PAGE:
Getintothis Album Club #1 featuring Sea Pinks, Pop. 1280 and Hinds

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Eleanor Friedberger

Eleanor Friedberger’s latest album is included in our round-up of January’s best new releases

Getintothis’ Paul Higham presents a round-up of some of the best new album releases in January 2016.

At the end of the year when we’re devouring the glut of best album lists, how many time are you left thinking ‘How did I miss that release’ or ‘I didn’t know they had a new album out’. It happens to us all too often.

Catch up on our best album list of 2015 and listen to the playlist here

Well with the dawn of a new year we’ve decided to run a monthly round-up of some of our favourite recently released albums. The emphasis here is to tend towards the less obvious, the one’s you might have missed or haven’t yet heard.

You’ll see below, for example, that David Bowie‘s Blackstar is notable by its omission, yet much has been written about both the album and his shock passing that we have little to add here. In fact, we’re sure you’ve already nabbed a copy or at least heard it so its inclusion here would serve little purpose.

Instead we’ve offered some timeless indie classicism from Sea Pinks, the sprightly summery cousins of Belfast’s Girls Names, alongside the return of experimental Chicagoans, Tortoise. There’s a nuanced third solo album from Fiery FurnacesEleanor Friedberger, infectious garage-pop from Madrid’s all-girl Hinds and dystopian industrial rock from Pop. 1280.

We couldn’t fail to include the latest offering from the prolific Ty Segall while Tindersticks have produced another excellent album of perfectly arranged baroque pop. Completing the list is the unlikely collaboration between James Yorkston, Jon Thorne and Suhail Yusuf Khan     

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Sea Pinks: Soft Days

CF Records

Formed and fronted by Neil Brogan, founding member and former drummer of Belfast’s Girls Names, Sea Pinks make something altogether brighter than the dark Joy Division inspired fare that characterises Brogan‘s former band. In Soft Days the band have made an album that is rooted in indie classicism, for while the songs may at face value appear up-beat and catchy there is an unmistakable air of melancholy that is never far from the surface.

Harking back to the indie rock of the 1980s, it is obvious that Brogan has a clear idea of how he wants his band to sound and is able to pull that off. Indeed, while the guitar jangle recalls The Smiths, it is to the Antipodes that its influences are most strongly felt. Fans of The Triffids or the Dunedin sound will find much to love on this as the precision in the production and the mix really shines through. Make sure you check the sleeve, else you could easily be fooled into thinking this a Flying Nun release.

A very welcome release to kick off the year with.

Remember the classic artwork of The Smiths in our feature here

 

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Tindersticks: The Waiting Room

Lucky Dog/City Slang

What links Tindersticks to Justin Bieber and Beyoncé? On the face of it, very little. However the Nottingham group’s latest album borrows a concept used by those massive-selling pop artists. Each song has been made into a collaborative video by a different director which, it has to be said, adds very little to an appreciation of the album as a collective whole.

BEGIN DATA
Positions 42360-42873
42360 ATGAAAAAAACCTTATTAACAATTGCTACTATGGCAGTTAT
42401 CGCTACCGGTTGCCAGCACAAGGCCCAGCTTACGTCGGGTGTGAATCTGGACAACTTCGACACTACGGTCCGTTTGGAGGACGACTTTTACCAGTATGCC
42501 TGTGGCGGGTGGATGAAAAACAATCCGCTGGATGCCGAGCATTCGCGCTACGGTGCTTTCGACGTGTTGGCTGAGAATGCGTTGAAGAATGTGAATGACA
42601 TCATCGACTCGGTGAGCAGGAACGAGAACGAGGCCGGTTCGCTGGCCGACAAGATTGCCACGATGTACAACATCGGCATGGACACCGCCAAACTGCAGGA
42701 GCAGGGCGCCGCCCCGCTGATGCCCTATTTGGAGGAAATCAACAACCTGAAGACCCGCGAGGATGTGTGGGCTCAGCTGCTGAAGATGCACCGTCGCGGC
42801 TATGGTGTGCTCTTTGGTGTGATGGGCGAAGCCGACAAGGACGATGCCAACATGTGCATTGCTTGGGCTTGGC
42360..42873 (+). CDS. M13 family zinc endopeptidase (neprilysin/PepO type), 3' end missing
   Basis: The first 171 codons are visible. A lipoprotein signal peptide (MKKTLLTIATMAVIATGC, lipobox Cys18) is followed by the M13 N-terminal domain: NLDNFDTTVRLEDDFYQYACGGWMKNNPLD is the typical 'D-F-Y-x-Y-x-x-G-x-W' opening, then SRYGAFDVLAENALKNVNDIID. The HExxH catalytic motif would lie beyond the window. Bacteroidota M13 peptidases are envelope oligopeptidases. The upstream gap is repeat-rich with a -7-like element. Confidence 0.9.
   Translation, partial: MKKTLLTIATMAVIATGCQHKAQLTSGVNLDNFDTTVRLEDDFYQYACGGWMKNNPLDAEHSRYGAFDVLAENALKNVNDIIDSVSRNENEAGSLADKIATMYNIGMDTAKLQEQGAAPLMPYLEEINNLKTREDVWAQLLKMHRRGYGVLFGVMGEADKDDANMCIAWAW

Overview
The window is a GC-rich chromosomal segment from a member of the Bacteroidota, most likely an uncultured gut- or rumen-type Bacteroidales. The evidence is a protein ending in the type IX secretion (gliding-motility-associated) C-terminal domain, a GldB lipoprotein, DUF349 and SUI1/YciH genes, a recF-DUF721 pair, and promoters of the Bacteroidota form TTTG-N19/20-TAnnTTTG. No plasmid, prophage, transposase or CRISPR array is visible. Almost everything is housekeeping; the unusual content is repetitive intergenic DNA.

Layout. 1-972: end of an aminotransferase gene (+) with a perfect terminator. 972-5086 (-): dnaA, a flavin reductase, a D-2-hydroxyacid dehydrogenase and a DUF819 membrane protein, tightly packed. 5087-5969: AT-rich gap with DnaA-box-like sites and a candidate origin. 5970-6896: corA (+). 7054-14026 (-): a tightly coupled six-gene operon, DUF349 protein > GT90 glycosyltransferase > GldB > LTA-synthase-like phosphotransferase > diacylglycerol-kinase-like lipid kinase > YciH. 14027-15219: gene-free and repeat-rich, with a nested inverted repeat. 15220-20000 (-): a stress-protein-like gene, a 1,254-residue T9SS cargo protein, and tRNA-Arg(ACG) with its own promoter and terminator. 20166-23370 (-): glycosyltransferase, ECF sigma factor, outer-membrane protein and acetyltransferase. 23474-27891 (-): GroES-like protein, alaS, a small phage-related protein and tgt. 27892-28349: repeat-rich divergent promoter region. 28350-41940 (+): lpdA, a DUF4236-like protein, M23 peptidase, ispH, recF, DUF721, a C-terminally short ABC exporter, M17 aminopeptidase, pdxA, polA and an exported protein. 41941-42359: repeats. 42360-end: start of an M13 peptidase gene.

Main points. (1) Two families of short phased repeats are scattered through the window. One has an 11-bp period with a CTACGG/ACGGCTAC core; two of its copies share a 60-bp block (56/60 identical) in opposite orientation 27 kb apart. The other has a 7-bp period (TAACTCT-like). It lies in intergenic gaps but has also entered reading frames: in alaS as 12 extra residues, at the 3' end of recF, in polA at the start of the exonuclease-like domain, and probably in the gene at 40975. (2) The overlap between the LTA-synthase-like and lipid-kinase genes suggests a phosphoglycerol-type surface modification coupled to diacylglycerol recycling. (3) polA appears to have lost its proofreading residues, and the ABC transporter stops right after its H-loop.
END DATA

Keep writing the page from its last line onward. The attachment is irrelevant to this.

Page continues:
Indeed, the album works so well in its own right that the concept just seems odd. Like much of Tindersticks‘ best work, The Waiting Room is a delicious slow-burner of an album, one whose songs burrow inside your head almost without you realising. Warm and lush without ever becoming too comfortable, this is an album to be gently challenged by and to admire its immaculate production and almost classical arrangements.

Where sometimes you feel with Tindersticks an injection of power would be of benefit, this is provided by Jehnny Beth whose day band, Savages, have also this month returned with an excellent new LP.

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Ty Segall: Emotional Mugger

Drag City

Is there anyone in rock and roll as prodigiously talented yet as equally infuriating as Ty Segall? Even at the tender age of 28, he has already a daunting back catalogue; yet it is a collection of work that could have benefitted from greater discipline and quality control. The overriding impression is of an artist churning out new material at will; everything, for better or worse, sees the light of day.

As such it is with an understandable air of caution that we approached Emotional Mugger. That said, it might just be the best thing that Ty has done for some time. Having recently re-released Ty Rex his collection of Marc Bolan covers, there does seem to be a sense of continuity as the album hints at an abrasive, distorted reworking of the glam rock mould.

There is a lightness and experimental edge to the album; a playfulness and a sense of spontaneity. After the more considered Manipulator this is to be welcomed. It’s as fun for the listener trying to second guess what might happen next as it clearly was for Segall and his band when making.

It seems that there is artistic merit in the throwaway after all. Whether it stands the test of time, well, only time can be judge of that.

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Yorkston / Thorne / Khan: Everything Sacred